In today's world with rapidly changing market scenarios and the need to be quick in reacting to customer requirements, annual reviews just do not make sense. The quarterly reviews do make a lot more sense, however as others have noted there needs to be transparency on the goals that are being set, so that the reviews are meaningful. I follow a quarterly planning process and do both an initial goals review in the 1st week of the quarter, followed with a review in the last week of the quarter. Our quarterly planning generally finishes a week before the current quarter ends and the team is involved in the planning so there is a better buy in from their end.
Monthly reviews, weekly status reports, fortnightly checkins etc help keep in touch with the team and they will many times proactively bring up things that can impact their deliverables. Like others mentioned, this definitely takes a lot of time to plan and document, but it will definitely be helpful in the long run as well as short term.
In my opinion, Performance Reviews with formal interview with employees on Annual basis is perfect time to reflect on. Whereas day to day to feedback on the performance complimented with appreciation or feedback.
About every 100 years or so. I don't believe in employee reviews because it creates angst. It comes off as a court and judgement against the employee. I think personalized open praise for a job well done and private reprehension when needed is a better methodology.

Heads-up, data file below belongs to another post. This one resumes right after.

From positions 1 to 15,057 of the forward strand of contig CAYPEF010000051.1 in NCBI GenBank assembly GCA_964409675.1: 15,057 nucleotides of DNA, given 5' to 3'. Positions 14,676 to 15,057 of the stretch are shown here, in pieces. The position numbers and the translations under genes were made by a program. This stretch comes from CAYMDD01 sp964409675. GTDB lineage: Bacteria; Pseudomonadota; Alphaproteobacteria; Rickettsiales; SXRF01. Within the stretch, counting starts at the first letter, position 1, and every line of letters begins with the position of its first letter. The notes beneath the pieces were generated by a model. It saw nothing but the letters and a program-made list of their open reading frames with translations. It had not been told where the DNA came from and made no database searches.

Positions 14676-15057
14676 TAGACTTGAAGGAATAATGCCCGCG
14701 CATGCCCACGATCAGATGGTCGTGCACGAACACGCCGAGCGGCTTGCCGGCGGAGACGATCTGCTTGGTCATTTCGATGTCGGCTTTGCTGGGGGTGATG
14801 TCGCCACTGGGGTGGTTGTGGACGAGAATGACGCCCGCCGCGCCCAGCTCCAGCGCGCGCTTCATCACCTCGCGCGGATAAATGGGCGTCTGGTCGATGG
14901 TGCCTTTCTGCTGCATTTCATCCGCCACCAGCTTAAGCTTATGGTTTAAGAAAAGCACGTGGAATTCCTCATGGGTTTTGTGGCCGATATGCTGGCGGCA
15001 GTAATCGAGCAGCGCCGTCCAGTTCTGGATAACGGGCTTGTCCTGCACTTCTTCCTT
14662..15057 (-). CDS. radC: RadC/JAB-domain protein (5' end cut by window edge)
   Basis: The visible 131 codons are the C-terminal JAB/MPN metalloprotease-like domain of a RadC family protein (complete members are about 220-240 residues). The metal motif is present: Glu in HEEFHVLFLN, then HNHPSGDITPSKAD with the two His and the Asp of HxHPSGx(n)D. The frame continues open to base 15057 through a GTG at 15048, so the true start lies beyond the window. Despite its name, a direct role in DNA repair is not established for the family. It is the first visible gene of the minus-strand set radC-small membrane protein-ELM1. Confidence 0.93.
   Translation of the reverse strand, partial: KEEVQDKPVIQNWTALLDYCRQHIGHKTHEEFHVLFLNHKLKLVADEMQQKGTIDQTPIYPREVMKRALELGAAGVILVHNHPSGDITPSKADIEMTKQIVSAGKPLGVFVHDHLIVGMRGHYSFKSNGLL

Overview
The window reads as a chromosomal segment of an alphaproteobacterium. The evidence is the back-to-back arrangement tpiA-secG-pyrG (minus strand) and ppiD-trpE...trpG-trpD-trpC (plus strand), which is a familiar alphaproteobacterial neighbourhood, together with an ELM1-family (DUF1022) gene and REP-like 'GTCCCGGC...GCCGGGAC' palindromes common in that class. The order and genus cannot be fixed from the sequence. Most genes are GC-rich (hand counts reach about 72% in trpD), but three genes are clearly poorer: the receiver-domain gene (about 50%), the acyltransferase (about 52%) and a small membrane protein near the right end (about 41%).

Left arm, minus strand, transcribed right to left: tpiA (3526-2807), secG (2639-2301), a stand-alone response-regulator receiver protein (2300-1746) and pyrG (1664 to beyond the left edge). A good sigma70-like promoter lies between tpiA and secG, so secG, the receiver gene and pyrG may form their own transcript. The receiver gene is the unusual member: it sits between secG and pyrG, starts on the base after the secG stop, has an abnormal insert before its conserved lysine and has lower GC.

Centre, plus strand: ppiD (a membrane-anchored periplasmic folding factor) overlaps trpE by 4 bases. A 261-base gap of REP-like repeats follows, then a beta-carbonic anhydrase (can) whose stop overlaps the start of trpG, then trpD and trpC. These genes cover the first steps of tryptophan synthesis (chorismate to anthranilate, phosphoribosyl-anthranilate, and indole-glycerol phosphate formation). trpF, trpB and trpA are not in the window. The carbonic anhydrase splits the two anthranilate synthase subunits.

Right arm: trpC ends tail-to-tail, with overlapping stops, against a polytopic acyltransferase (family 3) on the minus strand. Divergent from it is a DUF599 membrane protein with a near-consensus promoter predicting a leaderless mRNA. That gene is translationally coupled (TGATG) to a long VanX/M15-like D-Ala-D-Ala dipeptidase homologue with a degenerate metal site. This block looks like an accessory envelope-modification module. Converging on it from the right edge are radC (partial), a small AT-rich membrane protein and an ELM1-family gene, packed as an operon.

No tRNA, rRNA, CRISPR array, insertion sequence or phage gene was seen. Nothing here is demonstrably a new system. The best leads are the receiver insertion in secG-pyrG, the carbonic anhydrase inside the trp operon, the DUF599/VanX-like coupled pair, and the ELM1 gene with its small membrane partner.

We actually train on ongoing performance management which equates to on-the-job coaching,support & discipline We believe that every single day , every employee wherever they stand on the company ladder , should know exactly how they are performing.
If doing well , they will be praised. If under-performing, then questions can be asked in order to get to the bottom of the matter. At this stage there are several options: training, coaching,counselling verbal then written warnings : we feel that there should be NO surprises at the 6 month mark and at the end of the year there would be absolutely no excuse for "not-mets" in fact "met" is the very lowest evaluation mark that should be scored. In your smaller company,this is a great way to start.
The performers relish the validation , attention and it helps them go the extra mile....the paper chain you create will soon tire the under-performers and also give you concrete proof should you need to dismiss or relocate them,
Yes ! it is steady work, however ,one of the most important tasks a good manager has is in developing his people . Developed and engaged task-forces get the job done.
Mr Jeff, it has to be REALTIME. Companies do have Annual Reviews. I see no merit in this at all. When we are genuinely interested In other people, real time is the best. The employee will understand the review as well as the situation is fresh in his mind and he would have time to learn from it, introspect and improve. No one can forget Critical Incidents. FLORENCE MACDONALD
Quarterly. Also I recommend weekly or twice-a-month one-on-one meetings with your employees.